This nationwide rebranding follows years of efforts to polish the party’s jackass image, forged by decades of xenophobic, racist and anti-Semitic declarations by Le Pen Sr. His daughter evicted him from the party in 2015.

Still, Le Pen’s main pledges revolve around the same issue her father obsessed over - immigration. The resources spent on "dealing with migrants" will, Le Pen promises, be redirected to address the concerns of "the French people". Unemployment, which has been hovering at 10 per cent for years, is very much one of them. Moselle's damaged job market is a booster for the FN - between 10 and 12 per cent of young people are unemployed.

Yet the two phenomena cannot always rationally be linked. The female FN supporters I met candidly admitted they drove from France to Luxembourg every day for work and, like many locals, often went shopping in Germany. Yet they hoped to see the candidate of “Frexit” enter the Elysee palace in May. “We've never had problems to work in Luxembourg. Why would that change?” asked Bertrand. (Le Pen's “144 campaign pledges” promise frontier workers “special measures” to cross the border once out of the Schengen area, which sounds very much like the concept of the Schengen area itself.)

Grégoire Laloux, 21, studied history at the University of Metz. He didn't believe in the European Union. “Countries have their own interests. There are people, but no European people,” he said. “Marine is different because she defends patriotism, sovereignty, French greatness and French history.” He compared Le Pen to Richelieu, the cardinal who made Louis XIV's absolute monarchy possible:  “She, too, wants to build a modern state.”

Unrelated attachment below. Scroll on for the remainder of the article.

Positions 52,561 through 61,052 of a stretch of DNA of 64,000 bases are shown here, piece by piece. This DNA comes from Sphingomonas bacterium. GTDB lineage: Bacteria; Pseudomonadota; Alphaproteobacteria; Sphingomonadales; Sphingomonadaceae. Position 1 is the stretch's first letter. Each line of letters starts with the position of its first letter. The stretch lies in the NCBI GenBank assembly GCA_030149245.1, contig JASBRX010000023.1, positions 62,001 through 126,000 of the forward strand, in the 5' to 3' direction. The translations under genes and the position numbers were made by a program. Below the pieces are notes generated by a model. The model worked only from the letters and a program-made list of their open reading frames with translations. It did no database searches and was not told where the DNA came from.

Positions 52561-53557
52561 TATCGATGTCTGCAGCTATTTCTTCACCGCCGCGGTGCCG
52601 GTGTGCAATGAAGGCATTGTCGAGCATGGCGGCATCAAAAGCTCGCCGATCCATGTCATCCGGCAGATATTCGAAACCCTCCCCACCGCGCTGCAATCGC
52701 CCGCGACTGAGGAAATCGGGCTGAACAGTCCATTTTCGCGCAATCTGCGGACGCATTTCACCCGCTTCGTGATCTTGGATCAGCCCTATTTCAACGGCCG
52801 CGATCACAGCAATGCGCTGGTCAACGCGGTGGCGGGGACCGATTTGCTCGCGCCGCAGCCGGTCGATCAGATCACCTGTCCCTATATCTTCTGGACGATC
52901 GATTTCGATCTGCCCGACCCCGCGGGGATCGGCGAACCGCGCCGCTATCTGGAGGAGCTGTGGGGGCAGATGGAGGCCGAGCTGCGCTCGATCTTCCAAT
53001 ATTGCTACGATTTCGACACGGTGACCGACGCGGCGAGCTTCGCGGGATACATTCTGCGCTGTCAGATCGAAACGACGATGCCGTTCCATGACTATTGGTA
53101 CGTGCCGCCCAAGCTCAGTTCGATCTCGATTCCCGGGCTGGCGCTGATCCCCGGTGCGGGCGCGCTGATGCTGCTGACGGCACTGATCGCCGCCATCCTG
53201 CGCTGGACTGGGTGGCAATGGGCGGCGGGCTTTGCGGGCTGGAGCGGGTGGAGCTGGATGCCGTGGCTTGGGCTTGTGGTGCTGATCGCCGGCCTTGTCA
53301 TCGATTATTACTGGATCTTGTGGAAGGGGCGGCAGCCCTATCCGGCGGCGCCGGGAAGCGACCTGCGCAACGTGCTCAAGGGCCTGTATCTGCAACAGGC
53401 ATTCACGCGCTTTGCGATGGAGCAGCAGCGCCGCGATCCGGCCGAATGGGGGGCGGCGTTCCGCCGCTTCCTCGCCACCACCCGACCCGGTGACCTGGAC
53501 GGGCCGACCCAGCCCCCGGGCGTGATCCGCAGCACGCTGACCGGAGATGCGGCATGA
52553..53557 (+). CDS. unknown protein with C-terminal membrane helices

French populists are quick to link the country's current problems to immigration, and these FN supporters were no exception. “With 7m poor and unemployed, we can't accept all the world's misery,” Olivier Musci, 24, a grandchild of Polish and Italian immigrants, told me. “Those we welcome must serve the country and be proud to be here.”

Lola echoed this call for more assimilation. “At our shopping centre, everyone speaks Arabic now," she said. "People have spat on us, thrown pebbles at us because we're lesbians. But I'm in my country and I have the right to do what I want.” When I asked if the people who attacked them were migrants, she was not so sure. “Let's say, they weren't white.”

Trump promised to “Make America Great Again”. To where would Le Pen's France return? Would it be sovereign again? White again? French again? Ruled by absolutism again? She has blurred enough lines to seduce voters her father never could – the young, the gay, the left-wingers. At the end of his speech, under the rebranded banners, Philippot invited the audience to sing La Marseillaise with him. And in one voice they did: “To arms citizens! Form your battalions! March, march, let impure blood, water our furrows...” The song is the same as the one I knew growing up. But it seemed to me, this time, a more sinister tune.